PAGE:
United Nations, Nov 7 (GCCurrentAffairs) UN has out rightly rejected a claim that it forced a Pakistani lawyer to leave the country after successfully defending a Christian woman convicted of blasphemy.
Saiful Mulook, flew to the Netherlands amid protests across Pakistan by hard-line Islamists demanding the execution of Asia Bibi, whose conviction was overturned by the Supreme Court on October 31.
In a deal with the hard-line Tehreek-e-Labbaik (TLP) party that ended the protests but came under criticism from Western countries and human rights groups. The Pakistani government on November 3 indicated that it will bar Bibi from traveling abroad pending a “review” of the Supreme Court’s decision to acquit her.
Mulook told a news conference in The Hague on November 5 that he was ‘put on a plane against his wishes’ even though he had refused to leave the country without ensuring that his client was out of prison, radio free Europe said in a report.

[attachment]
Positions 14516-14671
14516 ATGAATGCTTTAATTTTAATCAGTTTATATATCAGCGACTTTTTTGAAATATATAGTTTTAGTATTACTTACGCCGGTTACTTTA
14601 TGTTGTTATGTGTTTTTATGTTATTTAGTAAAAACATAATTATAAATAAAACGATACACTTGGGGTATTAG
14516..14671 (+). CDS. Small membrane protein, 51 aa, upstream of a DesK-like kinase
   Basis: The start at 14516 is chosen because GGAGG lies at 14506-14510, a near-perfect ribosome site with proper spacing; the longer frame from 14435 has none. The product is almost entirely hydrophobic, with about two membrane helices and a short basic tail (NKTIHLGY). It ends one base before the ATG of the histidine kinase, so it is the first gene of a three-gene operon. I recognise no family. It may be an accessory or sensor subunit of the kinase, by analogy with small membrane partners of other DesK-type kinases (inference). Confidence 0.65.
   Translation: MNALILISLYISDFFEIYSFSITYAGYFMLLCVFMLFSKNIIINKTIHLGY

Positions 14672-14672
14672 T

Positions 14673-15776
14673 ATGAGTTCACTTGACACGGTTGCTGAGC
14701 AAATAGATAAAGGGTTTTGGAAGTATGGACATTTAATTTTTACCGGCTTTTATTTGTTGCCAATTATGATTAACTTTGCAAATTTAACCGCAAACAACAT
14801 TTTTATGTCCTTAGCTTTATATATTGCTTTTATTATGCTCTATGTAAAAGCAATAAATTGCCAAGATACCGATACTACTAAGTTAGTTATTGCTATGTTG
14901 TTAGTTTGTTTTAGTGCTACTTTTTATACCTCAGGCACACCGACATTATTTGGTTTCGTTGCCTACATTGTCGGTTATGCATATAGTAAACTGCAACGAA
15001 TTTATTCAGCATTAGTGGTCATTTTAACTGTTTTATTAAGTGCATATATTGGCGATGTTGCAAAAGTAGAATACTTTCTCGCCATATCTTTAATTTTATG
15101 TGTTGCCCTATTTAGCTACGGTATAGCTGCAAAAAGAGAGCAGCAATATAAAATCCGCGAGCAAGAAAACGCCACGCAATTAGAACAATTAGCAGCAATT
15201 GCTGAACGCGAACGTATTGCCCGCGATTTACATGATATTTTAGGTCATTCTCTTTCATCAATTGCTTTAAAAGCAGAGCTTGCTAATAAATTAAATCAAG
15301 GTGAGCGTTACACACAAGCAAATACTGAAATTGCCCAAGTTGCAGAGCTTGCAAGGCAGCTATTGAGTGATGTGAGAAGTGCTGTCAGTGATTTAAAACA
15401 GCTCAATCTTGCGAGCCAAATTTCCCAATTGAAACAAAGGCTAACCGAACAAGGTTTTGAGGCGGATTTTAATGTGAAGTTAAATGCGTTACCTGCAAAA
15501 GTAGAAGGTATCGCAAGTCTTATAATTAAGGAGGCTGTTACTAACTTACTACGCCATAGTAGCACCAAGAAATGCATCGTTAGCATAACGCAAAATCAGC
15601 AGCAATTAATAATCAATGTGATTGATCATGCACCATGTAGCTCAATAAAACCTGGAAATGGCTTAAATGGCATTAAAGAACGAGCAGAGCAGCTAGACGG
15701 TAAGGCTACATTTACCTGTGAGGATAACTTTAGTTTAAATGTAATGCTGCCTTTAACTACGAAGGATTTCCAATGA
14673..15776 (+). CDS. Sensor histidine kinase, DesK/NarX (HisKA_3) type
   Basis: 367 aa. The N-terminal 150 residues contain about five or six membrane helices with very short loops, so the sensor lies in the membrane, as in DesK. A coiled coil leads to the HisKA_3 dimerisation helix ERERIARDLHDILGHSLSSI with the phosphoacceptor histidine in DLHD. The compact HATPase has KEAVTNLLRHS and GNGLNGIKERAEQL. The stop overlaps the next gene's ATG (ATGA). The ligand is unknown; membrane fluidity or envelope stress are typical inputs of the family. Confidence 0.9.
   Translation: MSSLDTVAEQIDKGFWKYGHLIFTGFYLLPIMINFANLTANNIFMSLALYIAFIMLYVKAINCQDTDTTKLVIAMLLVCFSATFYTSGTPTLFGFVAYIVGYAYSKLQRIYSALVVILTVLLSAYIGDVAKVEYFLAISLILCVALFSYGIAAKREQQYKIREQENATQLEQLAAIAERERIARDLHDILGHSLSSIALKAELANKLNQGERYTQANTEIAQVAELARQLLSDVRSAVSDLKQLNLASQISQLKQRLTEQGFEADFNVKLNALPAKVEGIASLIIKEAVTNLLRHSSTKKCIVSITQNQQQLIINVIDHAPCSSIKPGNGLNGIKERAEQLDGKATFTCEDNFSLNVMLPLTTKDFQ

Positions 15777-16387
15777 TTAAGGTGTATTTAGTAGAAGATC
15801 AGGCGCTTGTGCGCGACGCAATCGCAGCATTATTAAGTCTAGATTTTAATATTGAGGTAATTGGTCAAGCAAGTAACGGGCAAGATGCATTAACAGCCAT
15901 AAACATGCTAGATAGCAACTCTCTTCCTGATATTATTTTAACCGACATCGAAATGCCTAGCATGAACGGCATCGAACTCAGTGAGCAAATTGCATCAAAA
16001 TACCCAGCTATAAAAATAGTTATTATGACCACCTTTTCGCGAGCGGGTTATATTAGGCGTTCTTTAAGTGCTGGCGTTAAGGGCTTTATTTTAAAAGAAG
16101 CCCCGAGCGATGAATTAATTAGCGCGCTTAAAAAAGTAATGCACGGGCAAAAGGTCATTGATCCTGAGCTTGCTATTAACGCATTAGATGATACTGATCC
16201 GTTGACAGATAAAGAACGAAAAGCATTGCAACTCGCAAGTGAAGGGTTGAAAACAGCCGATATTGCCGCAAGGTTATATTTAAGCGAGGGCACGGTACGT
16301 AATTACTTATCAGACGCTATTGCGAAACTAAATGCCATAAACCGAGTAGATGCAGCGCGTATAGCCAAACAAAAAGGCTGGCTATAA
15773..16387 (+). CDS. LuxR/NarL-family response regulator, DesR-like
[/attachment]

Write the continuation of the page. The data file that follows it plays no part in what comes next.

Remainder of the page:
He said he contacted a UN official in Islamabad after protests incited by the TLP brought the country to a virtual standstill. “And then the ‘UN’ and the European nations ambassadors in Islamabad kept me for three days and then put me on a plane against my wishes,” he said.
However, UN spokesperson Eri Kaneko said on Tuesday that the UN in Pakistan extended its assistance to Mr. Mulook at his request and did not force him to leave the country against his wishes.
“Nor can the UN force someone to leave Pakistan against his or her will,” Kaneko added.
This particular case has highlighted two issues with the draconian blasphemy laws in Pakistan, one is how allegations can be used to settle personal scores and secondly lower-court judges are unable to acquit innocent defendants for fear of their own lives.
Blasphemy is punishable by death in Pakistan, and the mere rumor of committing the crime has led to lynchings in the past. Approximately 40 people are believed to be on death row or serving a life sentence in Pakistan for blasphemy, according to a 2018 report by the United States Commission on International Religious Freedom.